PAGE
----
The American Sign Museum in Cincinnati, Ohio, is the brightest museum I’ve ever been in.
Art and Design of the New York Central Railroad
The other fab Jazz Age exhibit at the Albany Institute of History and Art is Romancing the Rails: Train Travel in the 1920s and 1930s, which focuses on the New York Central Railroad.
It’s cool to see the original paintings for some of their now classic advertising posters. There’s also a lot of items from industrial designer Henry Dreyfuss’s work on the 20th Century Limited, “The Most Famous Train in the World.” Dreyfuss designed everything from the streamlined locomotives to the dinner plates.
Romancing the Rails is on display through February 2022.
Featured image: Observation Car design for the 20th Century Limited by Henry Dreyfuss, gouache on paper, 1938.
Jazz Age Adventurers: Fashion Edition
At the Albany Institute of History and Art: Fashionable Frocks of the 1920s showcases the adventurous dresses of the Jazz Age.
Featured image: Silk dress with flower, worn by former Girl Driver of Hospital Truck, D.T.A. Cogswell.
Smithsonian Open Access Program: Martha
To celebrate the Smithsonian Institution’s formal announcement of its Open Access program, which makes almost 3 million digital images and 3-D models freely available, here’s one of Martha (a.k.a. USNM 223979), the last passenger pigeon. Viewed from this angle, she has a bit of an attitude.
Egyptian Artifacts at Glencairn
Some of the Egyptian artifacts on display at Glencairn, a mansion turned museum outside of Philadelphia.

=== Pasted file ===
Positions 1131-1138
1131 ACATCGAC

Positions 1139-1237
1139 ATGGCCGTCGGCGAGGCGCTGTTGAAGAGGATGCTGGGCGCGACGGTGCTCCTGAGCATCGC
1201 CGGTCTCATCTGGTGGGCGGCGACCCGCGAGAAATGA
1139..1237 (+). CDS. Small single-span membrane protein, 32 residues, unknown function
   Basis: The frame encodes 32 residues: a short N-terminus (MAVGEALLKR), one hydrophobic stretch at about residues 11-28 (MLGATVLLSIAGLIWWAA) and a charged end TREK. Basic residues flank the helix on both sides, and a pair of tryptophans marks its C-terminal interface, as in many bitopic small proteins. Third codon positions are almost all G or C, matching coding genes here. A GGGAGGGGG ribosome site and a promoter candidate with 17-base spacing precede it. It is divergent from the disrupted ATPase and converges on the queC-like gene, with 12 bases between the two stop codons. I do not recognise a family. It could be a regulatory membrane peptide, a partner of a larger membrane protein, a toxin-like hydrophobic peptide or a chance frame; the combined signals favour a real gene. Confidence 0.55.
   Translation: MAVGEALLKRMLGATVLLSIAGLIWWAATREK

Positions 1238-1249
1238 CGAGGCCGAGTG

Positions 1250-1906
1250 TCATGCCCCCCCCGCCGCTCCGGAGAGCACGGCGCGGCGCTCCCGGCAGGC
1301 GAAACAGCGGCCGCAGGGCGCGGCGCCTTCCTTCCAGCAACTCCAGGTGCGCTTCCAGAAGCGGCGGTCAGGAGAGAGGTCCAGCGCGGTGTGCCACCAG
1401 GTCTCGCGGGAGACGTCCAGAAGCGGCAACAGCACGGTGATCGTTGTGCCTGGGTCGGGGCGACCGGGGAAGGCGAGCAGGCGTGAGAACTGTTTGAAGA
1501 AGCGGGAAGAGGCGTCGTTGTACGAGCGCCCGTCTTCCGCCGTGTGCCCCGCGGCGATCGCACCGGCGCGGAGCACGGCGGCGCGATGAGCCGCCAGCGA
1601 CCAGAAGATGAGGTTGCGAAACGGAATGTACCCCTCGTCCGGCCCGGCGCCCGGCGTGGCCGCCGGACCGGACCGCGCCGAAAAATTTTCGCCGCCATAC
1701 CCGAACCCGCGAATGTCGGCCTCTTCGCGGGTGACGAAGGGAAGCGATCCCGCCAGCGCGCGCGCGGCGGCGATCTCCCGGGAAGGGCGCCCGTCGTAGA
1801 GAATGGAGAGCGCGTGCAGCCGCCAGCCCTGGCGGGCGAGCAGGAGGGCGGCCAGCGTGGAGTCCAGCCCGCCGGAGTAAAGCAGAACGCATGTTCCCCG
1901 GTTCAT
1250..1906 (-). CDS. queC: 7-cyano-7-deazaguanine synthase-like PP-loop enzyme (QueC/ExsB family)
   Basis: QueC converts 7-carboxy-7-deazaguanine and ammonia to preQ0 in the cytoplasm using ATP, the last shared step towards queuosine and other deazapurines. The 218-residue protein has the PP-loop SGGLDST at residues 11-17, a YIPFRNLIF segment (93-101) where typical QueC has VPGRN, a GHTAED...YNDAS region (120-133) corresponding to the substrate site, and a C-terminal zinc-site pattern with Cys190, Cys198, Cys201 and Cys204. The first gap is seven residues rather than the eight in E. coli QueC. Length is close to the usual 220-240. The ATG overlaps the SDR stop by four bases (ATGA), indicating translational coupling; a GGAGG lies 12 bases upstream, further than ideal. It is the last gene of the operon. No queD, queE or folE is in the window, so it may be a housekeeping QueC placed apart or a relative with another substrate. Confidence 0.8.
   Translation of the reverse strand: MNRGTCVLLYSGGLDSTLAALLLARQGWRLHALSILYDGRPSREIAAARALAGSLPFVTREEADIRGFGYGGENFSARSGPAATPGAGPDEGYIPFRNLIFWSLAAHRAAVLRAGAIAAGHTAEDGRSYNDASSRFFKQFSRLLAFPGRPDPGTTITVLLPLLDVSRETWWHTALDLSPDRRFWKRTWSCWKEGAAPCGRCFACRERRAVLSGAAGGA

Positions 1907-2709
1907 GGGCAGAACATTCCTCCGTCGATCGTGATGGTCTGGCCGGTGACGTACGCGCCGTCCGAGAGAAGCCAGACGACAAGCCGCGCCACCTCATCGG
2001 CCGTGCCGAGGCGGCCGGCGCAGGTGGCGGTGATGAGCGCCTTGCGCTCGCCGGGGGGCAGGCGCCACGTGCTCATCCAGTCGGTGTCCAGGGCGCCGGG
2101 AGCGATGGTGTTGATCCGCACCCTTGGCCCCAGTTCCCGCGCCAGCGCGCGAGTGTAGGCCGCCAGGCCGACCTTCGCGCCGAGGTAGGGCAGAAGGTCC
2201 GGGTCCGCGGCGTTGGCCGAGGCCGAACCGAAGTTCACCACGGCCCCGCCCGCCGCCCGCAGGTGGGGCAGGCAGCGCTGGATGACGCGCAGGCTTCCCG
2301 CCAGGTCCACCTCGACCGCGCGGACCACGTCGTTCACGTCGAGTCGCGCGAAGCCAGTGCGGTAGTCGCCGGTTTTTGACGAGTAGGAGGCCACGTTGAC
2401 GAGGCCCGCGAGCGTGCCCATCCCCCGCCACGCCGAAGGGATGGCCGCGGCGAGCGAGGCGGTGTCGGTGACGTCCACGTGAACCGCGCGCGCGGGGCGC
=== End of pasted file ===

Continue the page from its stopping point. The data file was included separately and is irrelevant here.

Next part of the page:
More Birds in Porcelain
Some more pairings of Boehm porcelain sculptures with mounted birds at the New Jersey State Museum
Extinct Birds in Ceramic
The New Jersey State Museum‘s Fine Feathered Friends exhibit combines mounted birds from the natural history collection with ceramic birds from the fine arts collection. Two extinct birds, the Carolina Parakeet (Conuropsis carolinensis) and the Passenger Pigeon (Ectopistes migratorius), are immortalized by the Stangl Pottery Company/Fulper Pottery Company of New Jersey.
Medieval Arms at the Cleveland Art Museum
The Cleveland Museum of Art has just made over 30,000 images from their collections available for reuse under a creative commons zero license. Here’s a few examples of Medieval arms in their Armor Court.
The Field Trip that Founded, and Filled, the Oriental Institute
In 1919, James Henry Breasted, archaeologist and founder of the Oriental Institute at the University of Chicago, embarked on a year-long trip through the Middle East. His goal was to identify research opportunities throughout the area, and to obtain artifacts to bring back to Chicago. The story (from a 2010 exhibition at the Institute) was told in Archaeology Magazine.